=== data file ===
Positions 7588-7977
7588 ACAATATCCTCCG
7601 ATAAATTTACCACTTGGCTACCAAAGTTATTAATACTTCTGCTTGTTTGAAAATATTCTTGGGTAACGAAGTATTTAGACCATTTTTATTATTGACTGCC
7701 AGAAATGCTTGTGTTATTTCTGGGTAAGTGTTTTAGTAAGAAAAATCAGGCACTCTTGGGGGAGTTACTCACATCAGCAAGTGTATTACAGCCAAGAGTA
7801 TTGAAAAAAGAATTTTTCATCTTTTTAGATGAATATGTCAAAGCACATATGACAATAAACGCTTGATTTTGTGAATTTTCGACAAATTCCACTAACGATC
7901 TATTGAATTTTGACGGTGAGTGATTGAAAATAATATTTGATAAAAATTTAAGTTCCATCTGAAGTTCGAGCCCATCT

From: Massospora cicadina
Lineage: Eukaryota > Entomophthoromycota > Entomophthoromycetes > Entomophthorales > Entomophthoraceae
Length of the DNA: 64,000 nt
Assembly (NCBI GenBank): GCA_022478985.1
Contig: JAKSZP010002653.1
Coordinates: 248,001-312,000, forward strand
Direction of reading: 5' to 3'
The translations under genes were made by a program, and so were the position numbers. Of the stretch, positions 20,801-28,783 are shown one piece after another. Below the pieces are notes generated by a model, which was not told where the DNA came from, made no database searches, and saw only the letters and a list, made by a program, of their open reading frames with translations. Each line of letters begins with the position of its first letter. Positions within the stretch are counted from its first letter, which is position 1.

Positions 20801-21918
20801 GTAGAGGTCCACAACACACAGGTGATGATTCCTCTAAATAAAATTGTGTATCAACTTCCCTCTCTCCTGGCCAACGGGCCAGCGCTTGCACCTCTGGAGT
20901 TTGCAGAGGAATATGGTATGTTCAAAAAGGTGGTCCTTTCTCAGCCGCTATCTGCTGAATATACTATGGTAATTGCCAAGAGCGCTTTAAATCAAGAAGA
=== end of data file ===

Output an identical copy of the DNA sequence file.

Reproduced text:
Positions 7588-7977
7588 ACAATATCCTCCG
7601 ATAAATTTACCACTTGGCTACCAAAGTTATTAATACTTCTGCTTGTTTGAAAATATTCTTGGGTAACGAAGTATTTAGACCATTTTTATTATTGACTGCC
7701 AGAAATGCTTGTGTTATTTCTGGGTAAGTGTTTTAGTAAGAAAAATCAGGCACTCTTGGGGGAGTTACTCACATCAGCAAGTGTATTACAGCCAAGAGTA
7801 TTGAAAAAAGAATTTTTCATCTTTTTAGATGAATATGTCAAAGCACATATGACAATAAACGCTTGATTTTGTGAATTTTCGACAAATTCCACTAACGATC
7901 TATTGAATTTTGACGGTGAGTGATTGAAAATAATATTTGATAAAAATTTAAGTTCCATCTGAAGTTCGAGCCCATCT

From: Massospora cicadina
Lineage: Eukaryota > Entomophthoromycota > Entomophthoromycetes > Entomophthorales > Entomophthoraceae
Length of the DNA: 64,000 nt
Assembly (NCBI GenBank): GCA_022478985.1
Contig: JAKSZP010002653.1
Coordinates: 248,001-312,000, forward strand
Direction of reading: 5' to 3'
The translations under genes were made by a program, and so were the position numbers. Of the stretch, positions 20,801-28,783 are shown one piece after another. Below the pieces are notes generated by a model, which was not told where the DNA came from, made no database searches, and saw only the letters and a list, made by a program, of their open reading frames with translations. Each line of letters begins with the position of its first letter. Positions within the stretch are counted from its first letter, which is position 1.

Positions 20801-21918
20801 GTAGAGGTCCACAACACACAGGTGATGATTCCTCTAAATAAAATTGTGTATCAACTTCCCTCTCTCCTGGCCAACGGGCCAGCGCTTGCACCTCTGGAGT
20901 TTGCAGAGGAATATGGTATGTTCAAAAAGGTGGTCCTTTCTCAGCCGCTATCTGCTGAATATACTATGGTAATTGCCAAGAGCGCTTTAAATCAAGAAGA